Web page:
Steven Rosen, Denver Post: Like a good college education itself, A Beautiful Mind broadens your perspective on life. Read more

Lisa Schwarzbaum, Entertainment Weekly: Russell Crowe sometimes summons up one of the most powerful depictions of mental illness I have ever seen with barely an eyelid flicker separating manifestations of sickness from utterly sane displays of creative concentration. Read more

John Powers, L.A. Weekly: It's sad to see a beautiful mind whittled down by such a plain one. Read more

David Ansen, Newsweek: Screenwriter Akiva Goldsman's clever solution is to turn the story of a troubled academic into a Hollywood thriller. How? He makes things up. Read more

Anthony Lane, New Yorker: Crowe pulls out the stops, but he looks too bullish and controlled for such a pitiable victim. Read more

Peter Rainer, New York Magazine/Vulture: A light veneer of condescension hangs over A Beautiful Mind. Read more

Jami Bernard, New York Daily News: The result is one of the most successful attempts to make math look sexy, even if the movie strays - gallops, really - from the details of the actual life of Nobel Prize-winner John Forbes Nash Jr. Read more

James Berardinelli, ReelViews: A beautifully written, effectively acted, and meticulously crafted effort. Read more

Roger Ebert, Chicago Sun-Times: The movie fascinated me about the life of this man. Read more

Peter Travers, Rolling Stone: Sadly, Howard blands out in the final third, using old-age makeup and tear-jerking to turn a tough true story into something easily digestible. Until then, you'll be riveted. Read more

Charles Taylor, Salon.com: The biggest load of hooey to stink up the screen this year. Read more

Edward Guthmann, San Francisco Chronicle: Nicely filmed by Roger Deakins and magnificently performed by Crowe, who never fails to surprise. Read more

David Edelstein, Slate: A pretty good tear-jerker. Read more

Colin Covert, Minneapolis Star Tribune: Crowe's interpretation of this tortured genius is textured and complex. Read more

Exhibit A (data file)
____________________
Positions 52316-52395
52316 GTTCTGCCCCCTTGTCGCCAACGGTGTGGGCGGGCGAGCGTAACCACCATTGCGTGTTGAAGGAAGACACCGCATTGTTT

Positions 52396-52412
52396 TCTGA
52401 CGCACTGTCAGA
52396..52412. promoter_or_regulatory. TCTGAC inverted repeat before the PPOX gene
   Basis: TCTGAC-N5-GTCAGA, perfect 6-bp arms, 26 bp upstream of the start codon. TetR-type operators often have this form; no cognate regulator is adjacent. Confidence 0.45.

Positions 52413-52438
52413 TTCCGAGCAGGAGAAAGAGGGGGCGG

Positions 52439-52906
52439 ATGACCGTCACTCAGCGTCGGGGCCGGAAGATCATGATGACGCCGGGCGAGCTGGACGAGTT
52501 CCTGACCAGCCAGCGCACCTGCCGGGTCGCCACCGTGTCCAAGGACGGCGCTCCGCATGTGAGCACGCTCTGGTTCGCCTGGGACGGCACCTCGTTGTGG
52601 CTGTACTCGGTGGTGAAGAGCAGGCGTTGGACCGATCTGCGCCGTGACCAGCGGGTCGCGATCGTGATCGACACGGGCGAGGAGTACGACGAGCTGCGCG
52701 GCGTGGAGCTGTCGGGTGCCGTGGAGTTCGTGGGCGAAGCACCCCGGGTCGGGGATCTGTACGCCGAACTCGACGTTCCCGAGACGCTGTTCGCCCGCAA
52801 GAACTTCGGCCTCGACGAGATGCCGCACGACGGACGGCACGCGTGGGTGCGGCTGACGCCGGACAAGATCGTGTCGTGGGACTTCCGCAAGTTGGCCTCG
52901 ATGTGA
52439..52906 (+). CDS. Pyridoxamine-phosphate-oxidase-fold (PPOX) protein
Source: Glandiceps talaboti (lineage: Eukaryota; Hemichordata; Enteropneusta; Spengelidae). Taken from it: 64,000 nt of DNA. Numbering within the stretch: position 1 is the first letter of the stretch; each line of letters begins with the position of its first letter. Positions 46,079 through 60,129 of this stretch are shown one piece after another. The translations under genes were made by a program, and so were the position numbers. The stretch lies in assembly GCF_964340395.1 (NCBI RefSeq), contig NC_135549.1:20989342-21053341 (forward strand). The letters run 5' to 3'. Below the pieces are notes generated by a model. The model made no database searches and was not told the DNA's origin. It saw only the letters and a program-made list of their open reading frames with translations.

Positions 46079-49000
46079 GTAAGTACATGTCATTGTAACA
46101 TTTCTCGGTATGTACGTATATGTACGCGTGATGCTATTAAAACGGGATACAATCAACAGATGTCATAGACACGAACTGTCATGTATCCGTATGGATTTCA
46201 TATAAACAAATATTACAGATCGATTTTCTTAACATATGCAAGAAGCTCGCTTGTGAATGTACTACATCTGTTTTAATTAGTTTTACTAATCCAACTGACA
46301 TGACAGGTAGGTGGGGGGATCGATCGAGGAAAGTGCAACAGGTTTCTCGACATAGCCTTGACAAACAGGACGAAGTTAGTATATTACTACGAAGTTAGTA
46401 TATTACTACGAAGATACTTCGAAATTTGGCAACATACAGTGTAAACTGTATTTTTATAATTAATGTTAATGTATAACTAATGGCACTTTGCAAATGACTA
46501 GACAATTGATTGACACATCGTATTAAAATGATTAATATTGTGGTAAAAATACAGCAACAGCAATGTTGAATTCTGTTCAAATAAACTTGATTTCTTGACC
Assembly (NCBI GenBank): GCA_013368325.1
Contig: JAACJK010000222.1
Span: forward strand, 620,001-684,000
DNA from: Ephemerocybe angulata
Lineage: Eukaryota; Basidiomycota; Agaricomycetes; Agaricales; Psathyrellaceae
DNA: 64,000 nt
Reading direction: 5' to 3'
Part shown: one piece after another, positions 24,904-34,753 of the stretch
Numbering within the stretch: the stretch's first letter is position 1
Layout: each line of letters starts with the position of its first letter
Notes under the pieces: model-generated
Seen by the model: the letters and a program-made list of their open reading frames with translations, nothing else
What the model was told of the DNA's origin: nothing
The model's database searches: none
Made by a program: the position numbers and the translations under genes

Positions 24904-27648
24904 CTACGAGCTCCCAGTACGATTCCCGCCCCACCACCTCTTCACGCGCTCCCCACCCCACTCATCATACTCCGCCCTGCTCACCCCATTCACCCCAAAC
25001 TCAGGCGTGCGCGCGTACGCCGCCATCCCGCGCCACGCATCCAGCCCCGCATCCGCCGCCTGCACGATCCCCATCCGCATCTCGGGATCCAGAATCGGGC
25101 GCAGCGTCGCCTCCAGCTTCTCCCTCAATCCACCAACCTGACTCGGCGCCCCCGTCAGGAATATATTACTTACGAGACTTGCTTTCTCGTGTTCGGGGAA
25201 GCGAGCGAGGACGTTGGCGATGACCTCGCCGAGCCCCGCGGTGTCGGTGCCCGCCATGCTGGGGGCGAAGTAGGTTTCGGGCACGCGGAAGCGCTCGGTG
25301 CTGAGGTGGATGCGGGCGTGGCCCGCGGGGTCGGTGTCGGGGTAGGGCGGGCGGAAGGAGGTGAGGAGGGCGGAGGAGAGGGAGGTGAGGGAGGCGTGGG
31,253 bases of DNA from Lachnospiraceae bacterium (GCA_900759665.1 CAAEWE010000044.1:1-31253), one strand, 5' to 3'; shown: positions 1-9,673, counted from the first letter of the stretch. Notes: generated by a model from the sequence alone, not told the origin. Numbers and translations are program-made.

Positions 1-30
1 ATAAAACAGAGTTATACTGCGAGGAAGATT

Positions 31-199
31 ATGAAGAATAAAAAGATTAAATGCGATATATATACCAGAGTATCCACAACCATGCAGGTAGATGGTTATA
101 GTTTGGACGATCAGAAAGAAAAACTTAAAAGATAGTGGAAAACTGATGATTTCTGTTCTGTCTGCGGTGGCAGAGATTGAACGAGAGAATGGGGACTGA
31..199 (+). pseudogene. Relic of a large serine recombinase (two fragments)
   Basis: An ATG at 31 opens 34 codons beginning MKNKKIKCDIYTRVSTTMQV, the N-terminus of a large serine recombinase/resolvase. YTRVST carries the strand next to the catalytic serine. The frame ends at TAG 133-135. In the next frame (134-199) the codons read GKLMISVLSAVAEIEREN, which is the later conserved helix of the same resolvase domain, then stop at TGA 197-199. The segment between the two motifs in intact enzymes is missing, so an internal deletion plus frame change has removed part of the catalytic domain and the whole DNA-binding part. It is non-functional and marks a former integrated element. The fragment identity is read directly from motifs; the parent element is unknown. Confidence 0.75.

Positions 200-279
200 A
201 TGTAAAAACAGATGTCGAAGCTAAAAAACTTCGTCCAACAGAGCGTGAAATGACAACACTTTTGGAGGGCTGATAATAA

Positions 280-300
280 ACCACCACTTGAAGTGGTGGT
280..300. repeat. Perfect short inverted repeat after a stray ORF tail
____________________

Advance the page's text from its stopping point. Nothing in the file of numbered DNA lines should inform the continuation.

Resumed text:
Rick Groen, Globe and Mail: In the hands of a better director than Ron Howard, such a protean mix of reason and madness could have made for a tale of Shakespearean complexity. Instead, all we get is a feel-good flick. Read more

Geoff Pevere, Toronto Star: Since love conquers all, you know everything will turn out okay. It's practically a mathematical formula. Read more

Richard Schickel, TIME Magazine: The result is mainstream moviemaking at its highest, most satisfying level. Read more

Tom Charity, Time Out: At its most effective when it seems to lose the plot in a scrambled second act that posits the Cold War as a collective paranoid delusion, the film reverts to type (and to fact) for a sentimental anti-climax. Read more

Mike Clark, USA Today: Among the most affecting ever made about co-existing with mental demons. Read more

Todd McCarthy, Variety: Consistently engrossing as an unusual character study and as a trip to the mysterious border-crossing between rarified brilliance and madness. Read more

Dennis Lim, Village Voice: The movie illustrates with poignant (if reductive) clarity the awful no-exit paradox of a paranoid delusion -- that its most incapacitating aspect is its terrifying realness. Read more

Desson Thomson, Washington Post: One of those formulaically rendered Important Subject movies. Read more